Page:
Reviews

Sugar and Spice and Everything Nice: The Candymakers by Wendy Mass

Mass, Wendy. The Candymakers. Little, Brown, 2010. 453 pages. Hardcover  $15.44, ISBN 978-0-316-00258-5 ; PLB $13.86, ISBN 978-0-329-89179-4 ; TR $8.54, ISBN 978-0-316-00259-2

TL;DR: Do I recommend this book? Yes!

Genre: Mystery

Part of a series? Yes –the second book is The Candymakers: The Great Chocolate Chase

Plot Summary:

Logan Sweet is super excited and a little bit — make that really — nervous. The big candy making contest has arrived, and now Logan is one of 32 twelve-year-olds competing to have their candy be chosen as the next “it” candy. Being the grandson of Samuel Sweet, candy innovator and founder of the Life is Sweet candy factory means that Logan feels he has a lot to prove. But to win, he needs to beat every single other child competing, and as we are soon to learn, the other three contestants from his region also have a reason to win. Logan is also excited, however, to have the chance to spend time with people his own age — he has grown up inside the factory and has seldom gone into the outside world. Will Miles (a bit of a strange kid who has a tendency to talk about the Afterlife), Daisy (a bubbly girl with a weirdly heavy purse and a tendency to read out loud by herself), and Philip (a world-class snot) turn out to become his friends? Or are they simply competitors? (And is everyone exactly who they seem to be?)

Critical Evaluation/Reader’s Comments:

This book was AMAZING. A student recommended it to me, and once I started it, I could not put it down. This book is told through each child’s point of view, and as soon as we get up to the night before the big contest, we switch from Logan to Miles (who relates all of the action up to that point as he experienced it) to Daisy (who does the same) to Philip (who does the same), finally back to Logan. Each child has secrets that they do not share with each other, and each child is motivated by something beyond simply making the winning candy. (Do all of them even want to make candy? I’ll leave it to you to find out!) Deliciously, this book utilizes unreliable narrators, leaving kids to find out as they read whether or not we know who these people are.

Curriculum Ties/Library Use:

This is definitely a great read for anyone, particularly fans of Charlie and the Chocolate Factory by Roald Dahl, The Westing Game by Ellen Raskin, and Escape from Mr. Lemoncello’s Library by Chris Grabenstein

Grade Level: 3-6

Awards and Starred Reviews:

n/a

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Reviews

Once upon a time … The School for Good and Evil by Soman Chainani

Chainani, Soman. The School for Good and Evil. Read by Polly Lee. Harper, 2013. 488 pages. Hardcover $15.44, ISBN 978-0-06-210489-2; PLB $13.86, ISBN 978-1-48982-456-1; TR $6.84, ISBN 978-0-06-210490-8

TL;DR: Do I recommend this book? Yes

Genre: Fantasy, fairytales

Part of a series? Yes — The School for Good and Evil series

Plot Summary:

Sophie of Gavaldon knows that when the mysterious schoolmaster comes to steal children (one for the princess school, one for the witch school), she’s a shoe-in for the role of the princess. She’s given her life to good deeds — just look at her best friend Agatha. Nobody likes Agatha!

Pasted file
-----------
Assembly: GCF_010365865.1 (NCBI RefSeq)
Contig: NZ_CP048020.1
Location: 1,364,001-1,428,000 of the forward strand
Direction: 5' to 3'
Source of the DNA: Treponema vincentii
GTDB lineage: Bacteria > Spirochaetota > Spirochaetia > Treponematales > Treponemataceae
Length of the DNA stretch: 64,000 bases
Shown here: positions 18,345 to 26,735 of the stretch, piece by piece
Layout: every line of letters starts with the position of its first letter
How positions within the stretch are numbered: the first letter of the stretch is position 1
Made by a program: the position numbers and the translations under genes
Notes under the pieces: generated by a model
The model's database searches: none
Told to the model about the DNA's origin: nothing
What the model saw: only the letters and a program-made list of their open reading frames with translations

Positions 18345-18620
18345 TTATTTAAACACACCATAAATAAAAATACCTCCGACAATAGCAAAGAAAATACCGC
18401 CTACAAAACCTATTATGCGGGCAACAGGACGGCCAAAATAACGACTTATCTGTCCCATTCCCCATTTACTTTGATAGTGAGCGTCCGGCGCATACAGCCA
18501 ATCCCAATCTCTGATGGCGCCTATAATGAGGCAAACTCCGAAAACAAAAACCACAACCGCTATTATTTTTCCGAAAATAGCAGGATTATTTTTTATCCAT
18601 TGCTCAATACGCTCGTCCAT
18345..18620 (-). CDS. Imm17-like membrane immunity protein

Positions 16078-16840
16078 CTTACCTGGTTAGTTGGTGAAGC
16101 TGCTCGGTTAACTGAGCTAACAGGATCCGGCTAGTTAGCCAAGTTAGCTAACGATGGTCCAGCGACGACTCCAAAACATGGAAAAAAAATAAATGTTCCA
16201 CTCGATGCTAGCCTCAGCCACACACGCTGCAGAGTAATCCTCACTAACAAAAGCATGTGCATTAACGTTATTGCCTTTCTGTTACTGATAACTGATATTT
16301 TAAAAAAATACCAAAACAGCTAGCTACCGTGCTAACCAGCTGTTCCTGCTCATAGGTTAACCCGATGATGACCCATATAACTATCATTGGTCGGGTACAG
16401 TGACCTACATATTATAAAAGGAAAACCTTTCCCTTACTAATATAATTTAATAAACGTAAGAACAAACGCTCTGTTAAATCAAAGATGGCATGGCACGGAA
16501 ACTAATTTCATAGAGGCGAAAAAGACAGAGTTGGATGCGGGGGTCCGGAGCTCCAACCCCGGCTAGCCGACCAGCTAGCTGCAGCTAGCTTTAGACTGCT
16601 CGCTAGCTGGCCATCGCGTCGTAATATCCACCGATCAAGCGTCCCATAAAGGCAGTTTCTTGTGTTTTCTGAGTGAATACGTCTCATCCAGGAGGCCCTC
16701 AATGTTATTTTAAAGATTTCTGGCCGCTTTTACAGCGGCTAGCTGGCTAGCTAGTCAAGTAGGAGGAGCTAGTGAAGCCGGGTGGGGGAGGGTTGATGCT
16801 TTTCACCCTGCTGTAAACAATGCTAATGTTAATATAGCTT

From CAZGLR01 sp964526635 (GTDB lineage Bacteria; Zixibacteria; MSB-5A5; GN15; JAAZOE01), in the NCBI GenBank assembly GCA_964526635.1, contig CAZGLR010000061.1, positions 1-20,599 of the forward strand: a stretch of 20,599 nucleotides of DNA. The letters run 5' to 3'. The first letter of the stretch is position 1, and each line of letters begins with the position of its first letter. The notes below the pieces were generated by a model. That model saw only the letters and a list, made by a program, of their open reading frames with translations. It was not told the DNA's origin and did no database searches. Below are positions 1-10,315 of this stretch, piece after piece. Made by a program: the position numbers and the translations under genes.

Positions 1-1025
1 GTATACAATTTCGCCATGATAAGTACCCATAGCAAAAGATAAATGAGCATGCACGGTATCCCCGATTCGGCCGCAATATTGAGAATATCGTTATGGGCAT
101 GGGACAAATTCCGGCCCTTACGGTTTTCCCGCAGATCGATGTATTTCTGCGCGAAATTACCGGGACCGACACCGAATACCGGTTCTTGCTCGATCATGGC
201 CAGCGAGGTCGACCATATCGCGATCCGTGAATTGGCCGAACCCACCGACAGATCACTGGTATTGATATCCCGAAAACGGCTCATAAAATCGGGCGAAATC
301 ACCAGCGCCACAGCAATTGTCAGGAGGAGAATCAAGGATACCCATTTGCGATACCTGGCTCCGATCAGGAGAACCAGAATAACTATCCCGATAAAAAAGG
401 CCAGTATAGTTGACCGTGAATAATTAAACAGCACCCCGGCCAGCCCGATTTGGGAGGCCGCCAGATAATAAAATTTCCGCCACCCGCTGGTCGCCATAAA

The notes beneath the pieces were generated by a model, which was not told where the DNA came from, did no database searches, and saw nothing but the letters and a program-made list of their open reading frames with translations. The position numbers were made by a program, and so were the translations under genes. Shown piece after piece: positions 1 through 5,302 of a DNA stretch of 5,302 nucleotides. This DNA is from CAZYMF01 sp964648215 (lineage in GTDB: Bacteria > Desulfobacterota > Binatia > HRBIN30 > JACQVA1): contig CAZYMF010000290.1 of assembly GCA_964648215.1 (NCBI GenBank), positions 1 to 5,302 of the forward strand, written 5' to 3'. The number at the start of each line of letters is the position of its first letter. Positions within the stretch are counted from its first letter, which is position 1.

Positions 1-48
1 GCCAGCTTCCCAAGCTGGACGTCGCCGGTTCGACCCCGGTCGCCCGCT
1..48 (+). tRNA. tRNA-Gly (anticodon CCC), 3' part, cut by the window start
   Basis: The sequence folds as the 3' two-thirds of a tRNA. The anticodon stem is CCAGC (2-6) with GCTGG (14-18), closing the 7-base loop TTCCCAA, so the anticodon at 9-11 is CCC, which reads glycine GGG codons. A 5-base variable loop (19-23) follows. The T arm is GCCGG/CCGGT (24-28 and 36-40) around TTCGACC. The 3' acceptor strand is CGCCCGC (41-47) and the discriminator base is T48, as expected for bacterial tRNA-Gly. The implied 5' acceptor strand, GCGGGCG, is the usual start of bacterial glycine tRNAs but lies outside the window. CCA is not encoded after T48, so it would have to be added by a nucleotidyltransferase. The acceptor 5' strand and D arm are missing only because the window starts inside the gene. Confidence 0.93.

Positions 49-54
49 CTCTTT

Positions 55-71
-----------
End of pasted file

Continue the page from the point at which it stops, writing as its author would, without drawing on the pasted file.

Imagine Sophie’s shock when the schoolmaster does come for her … and drops her off in the School for Evil, sending Agatha into the hallowed halls of the School for Good! Is this a terrible mistake, or do the girls have more to learn about what makes “good” and “evil” so?

Critical Evaluation/Reader’s Comments:

While this book does not probe as deeply into “good” versus “evil” as I would have liked, this is still a delicious fairytale. Well, as an older reader, I struggled with some issues that felt a bit straw-feminist like to me? (Agatha’s early loathing of Tedros was fun, but it does not sustain itself over the course of the fairy tale. It feels like something she must grow out of…)  As well as some spoilers [Chainani plays with heteronormativity in ways that uphold heteronormativity, so I am not fully comfortable with that], but over all, I would hand this one off to a student who enjoys fantasy and stories about schools of magic.

Grade Level: 5-8

Awards and Starred Reviews:

n/a

Readalikes?

If you love Sophie’s need to be the BEST, pick up The Cavendish Home for Boys and Girls by Claire LeGrand. There’s a similar “pity best friend” plot line where the best friend (much like Agatha) is the better of the two kids. (Victoria of Cavendish does turn nicer a bit faster than Sophie does, but still — the plot is similar.)

Chris Colfer’s Land of Stories series delivers on fairytale retelling and having ordinary children fall into a storybook world. Colfer’s series is contemporary fiction whereas the girls of Gavaldon appear to live in a more rustic era, but the “brave new world” feeling is similar.

Reviews

Run Like the River: Gregor and the Code of Claw by Suzanne Collins

Collins, Suzanne. Gregor and the Code of Claw. Scholastic, c2007, p2008. 412 pages. PLB $13.36, ISBN 978-0-329-65712-3  ; TR $6.84, ISBN 978-0-439-79144-1

TL;DR: Do I recommend this book? Yes!

Genre: Fantasy

Part of a series? Yes — the Gregor the Overlander series (The Underland Chronicles).

Plot Summary:

Gregor has returned to Regalia to claim his sword and read the Prophecy of Time, another Warrior prophecy that appears to hold the key to his –and all of the Underland’s– fate. It is up to Gregor to save the Underland, and his sister must also play an important role. The rats are marching for Regalia, and the Regalians must keep them at bay. Can the humans of the Underland win enough allies — warmblood and other — to save their homeland? Or will the rats rule all?

Critical Evaluation/Reader’s Comments:

This book is intense. Collins really delivers on the peril in this one, and there is a great deal of violence on the page. Characters we know and love are wounded (sometimes mortally), and unnamed figures are killed during the battles. Gregor struggles with the ethics of killing, so the violence (while intense) is not there simply for violence’s sake, but is instead handled thoughtfully. That said, I would still be mindful of a student’s age/sensitivities before handing this one to them. You will definitely be crying by novel’s end!!

n/a

Grade Level: 3-6

Awards and Starred Reviews: